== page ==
3. They’re not careful about germs. Obviously, you don’t want to see the dentist or hygienist dig through drawers, adjust the light, or tap at a keyboard with gloved hands and then proceed to poke inside your mouth without first putting on a fresh pair of gloves. Then there’s the sterility of the tools. “In my office, my instruments are stored in the sealed bags in which they are autoclaved, or heat-sterilized, until ready to be used in a patient’s mouth,” Schwartz says. “Also, you may see me change gloves several times during a procedure because we want to limit any kind of cross-contamination in our treatment rooms.” Ask if the dentist autoclaves the tools with heat sterilization, since most bacteria die only with heat.
4. They don’t do an oral cancer screening. At every visit, or at least every 6 months, your dentist should check your mouth for signs of oral cancers, Lowenberg says. You might think they’re rare, but oral cancers linked to the human papilloma virus (HPV) have increased threefold over the past 2 decades, according to the American Association for Cancer Research. The exam involves looking for lesions, such as abnormal white or red patches of cells, on the mucous membranes. The dentist should feel the lymph nodes in your neck, lift your tongue and inspect both sides of it, and check the inside of your cheeks, gum tissue, and throat.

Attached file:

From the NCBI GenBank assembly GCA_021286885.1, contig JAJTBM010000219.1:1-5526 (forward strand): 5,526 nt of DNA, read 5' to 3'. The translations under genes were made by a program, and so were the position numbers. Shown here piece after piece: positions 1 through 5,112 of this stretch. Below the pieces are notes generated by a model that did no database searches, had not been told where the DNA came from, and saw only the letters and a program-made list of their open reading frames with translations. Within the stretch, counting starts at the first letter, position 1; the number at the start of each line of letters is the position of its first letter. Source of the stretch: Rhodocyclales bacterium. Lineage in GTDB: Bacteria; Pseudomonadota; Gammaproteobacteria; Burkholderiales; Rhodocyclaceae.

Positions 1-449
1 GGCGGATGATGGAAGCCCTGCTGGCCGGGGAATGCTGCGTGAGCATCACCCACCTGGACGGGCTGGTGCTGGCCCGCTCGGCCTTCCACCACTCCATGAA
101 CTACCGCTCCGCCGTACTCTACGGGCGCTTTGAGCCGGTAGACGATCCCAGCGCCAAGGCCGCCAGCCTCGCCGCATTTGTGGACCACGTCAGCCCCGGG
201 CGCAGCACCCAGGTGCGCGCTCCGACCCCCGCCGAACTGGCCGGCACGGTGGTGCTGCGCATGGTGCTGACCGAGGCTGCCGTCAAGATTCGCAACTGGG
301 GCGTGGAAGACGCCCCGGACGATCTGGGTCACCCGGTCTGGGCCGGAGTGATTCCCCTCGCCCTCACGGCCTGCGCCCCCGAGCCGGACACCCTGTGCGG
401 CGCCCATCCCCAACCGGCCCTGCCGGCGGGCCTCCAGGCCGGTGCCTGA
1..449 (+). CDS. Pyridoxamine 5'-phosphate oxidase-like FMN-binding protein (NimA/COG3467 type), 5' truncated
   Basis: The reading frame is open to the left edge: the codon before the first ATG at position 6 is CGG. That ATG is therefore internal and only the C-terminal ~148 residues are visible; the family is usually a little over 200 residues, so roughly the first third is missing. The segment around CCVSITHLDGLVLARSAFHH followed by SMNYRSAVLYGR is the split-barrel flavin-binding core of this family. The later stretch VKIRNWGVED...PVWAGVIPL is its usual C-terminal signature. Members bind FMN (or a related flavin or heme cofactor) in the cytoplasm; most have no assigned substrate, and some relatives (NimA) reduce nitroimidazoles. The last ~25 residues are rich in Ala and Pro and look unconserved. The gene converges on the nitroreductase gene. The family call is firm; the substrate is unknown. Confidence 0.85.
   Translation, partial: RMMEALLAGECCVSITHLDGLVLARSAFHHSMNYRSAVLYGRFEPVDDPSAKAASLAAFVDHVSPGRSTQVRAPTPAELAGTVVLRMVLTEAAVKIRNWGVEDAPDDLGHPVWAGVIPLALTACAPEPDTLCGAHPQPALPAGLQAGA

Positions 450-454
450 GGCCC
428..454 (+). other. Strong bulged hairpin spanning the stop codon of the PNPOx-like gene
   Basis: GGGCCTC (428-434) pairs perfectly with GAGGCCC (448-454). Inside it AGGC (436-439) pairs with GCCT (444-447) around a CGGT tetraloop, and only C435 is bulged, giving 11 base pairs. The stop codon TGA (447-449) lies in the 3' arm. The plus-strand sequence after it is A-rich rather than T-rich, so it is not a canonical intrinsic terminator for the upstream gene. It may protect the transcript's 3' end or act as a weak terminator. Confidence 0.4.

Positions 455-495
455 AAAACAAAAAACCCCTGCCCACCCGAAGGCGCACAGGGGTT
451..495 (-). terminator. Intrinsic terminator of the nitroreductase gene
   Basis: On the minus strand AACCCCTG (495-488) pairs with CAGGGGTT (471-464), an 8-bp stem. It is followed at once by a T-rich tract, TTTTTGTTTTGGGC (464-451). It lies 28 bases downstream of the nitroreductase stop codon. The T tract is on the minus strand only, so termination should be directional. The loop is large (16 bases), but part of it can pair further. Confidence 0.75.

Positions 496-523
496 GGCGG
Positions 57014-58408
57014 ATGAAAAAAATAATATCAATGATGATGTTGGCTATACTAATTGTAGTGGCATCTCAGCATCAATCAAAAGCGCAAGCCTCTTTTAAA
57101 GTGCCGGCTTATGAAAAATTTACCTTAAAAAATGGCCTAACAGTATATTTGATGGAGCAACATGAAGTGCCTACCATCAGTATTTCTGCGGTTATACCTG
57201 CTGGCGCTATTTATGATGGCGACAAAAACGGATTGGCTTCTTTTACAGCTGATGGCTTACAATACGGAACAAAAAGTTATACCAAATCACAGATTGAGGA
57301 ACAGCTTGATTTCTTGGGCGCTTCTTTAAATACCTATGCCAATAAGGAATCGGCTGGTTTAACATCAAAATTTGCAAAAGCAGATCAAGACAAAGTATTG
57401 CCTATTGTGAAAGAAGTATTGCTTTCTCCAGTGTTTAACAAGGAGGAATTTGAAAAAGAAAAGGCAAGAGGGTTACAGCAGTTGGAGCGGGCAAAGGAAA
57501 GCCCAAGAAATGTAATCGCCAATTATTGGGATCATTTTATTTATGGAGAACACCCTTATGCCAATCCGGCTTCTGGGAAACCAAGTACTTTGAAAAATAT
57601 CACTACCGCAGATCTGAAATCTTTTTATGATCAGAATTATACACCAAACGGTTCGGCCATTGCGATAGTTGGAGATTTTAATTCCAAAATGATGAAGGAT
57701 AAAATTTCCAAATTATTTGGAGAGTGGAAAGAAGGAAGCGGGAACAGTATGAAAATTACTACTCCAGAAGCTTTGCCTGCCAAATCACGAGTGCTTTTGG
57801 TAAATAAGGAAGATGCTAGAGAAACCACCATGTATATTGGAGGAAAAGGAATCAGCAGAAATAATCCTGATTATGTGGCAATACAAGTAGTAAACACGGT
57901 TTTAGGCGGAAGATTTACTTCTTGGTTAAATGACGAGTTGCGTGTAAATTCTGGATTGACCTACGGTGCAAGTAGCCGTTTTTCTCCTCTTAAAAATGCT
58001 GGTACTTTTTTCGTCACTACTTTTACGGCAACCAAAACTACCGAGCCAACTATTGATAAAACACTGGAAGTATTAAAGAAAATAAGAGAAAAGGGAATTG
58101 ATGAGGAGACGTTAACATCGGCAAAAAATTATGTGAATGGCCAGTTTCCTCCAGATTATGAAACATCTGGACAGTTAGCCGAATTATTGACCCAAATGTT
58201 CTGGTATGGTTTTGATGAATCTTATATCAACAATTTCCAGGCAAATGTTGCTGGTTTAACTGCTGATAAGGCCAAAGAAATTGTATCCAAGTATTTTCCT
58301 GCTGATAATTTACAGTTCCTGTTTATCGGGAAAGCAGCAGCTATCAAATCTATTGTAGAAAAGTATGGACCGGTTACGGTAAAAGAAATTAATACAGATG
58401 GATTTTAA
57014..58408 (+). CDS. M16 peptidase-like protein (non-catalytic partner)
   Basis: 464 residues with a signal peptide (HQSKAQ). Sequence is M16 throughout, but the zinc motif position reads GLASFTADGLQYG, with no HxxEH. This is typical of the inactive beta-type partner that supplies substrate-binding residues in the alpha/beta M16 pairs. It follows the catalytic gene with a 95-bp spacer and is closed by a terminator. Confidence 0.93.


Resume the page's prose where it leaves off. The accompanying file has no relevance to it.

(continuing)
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5. They recommend extensive work.
If you’ve been going to the dentist regularly and now a new dentist says you have a mouth full of cavities, that all your fillings need to be replaced, or that you need surgery to extend your receding gums, get a second opinion, ideally from a dentist affiliated with a dental school. “It’s possible that your old dentist did miss something,” Lowenberg says, “but it’s also possible that the new dentist may be overzealous in his desire to find work.” Similarly, be skeptical of services the dentist recommends simply because they’re covered by your insurance. “Just because it’s covered doesn’t necessarily mean it’s necessary,” Schwartz says. In general, insurance covers models of the mouth, X-rays, and deep cleaning below the gum line (whether needed or not). The opposite is also true, however. “So much of dentistry, especially some of the most definitive long-term restorations, are not covered by dental insurance, so make sure you aren’t getting what’s covered in place of what’s best.”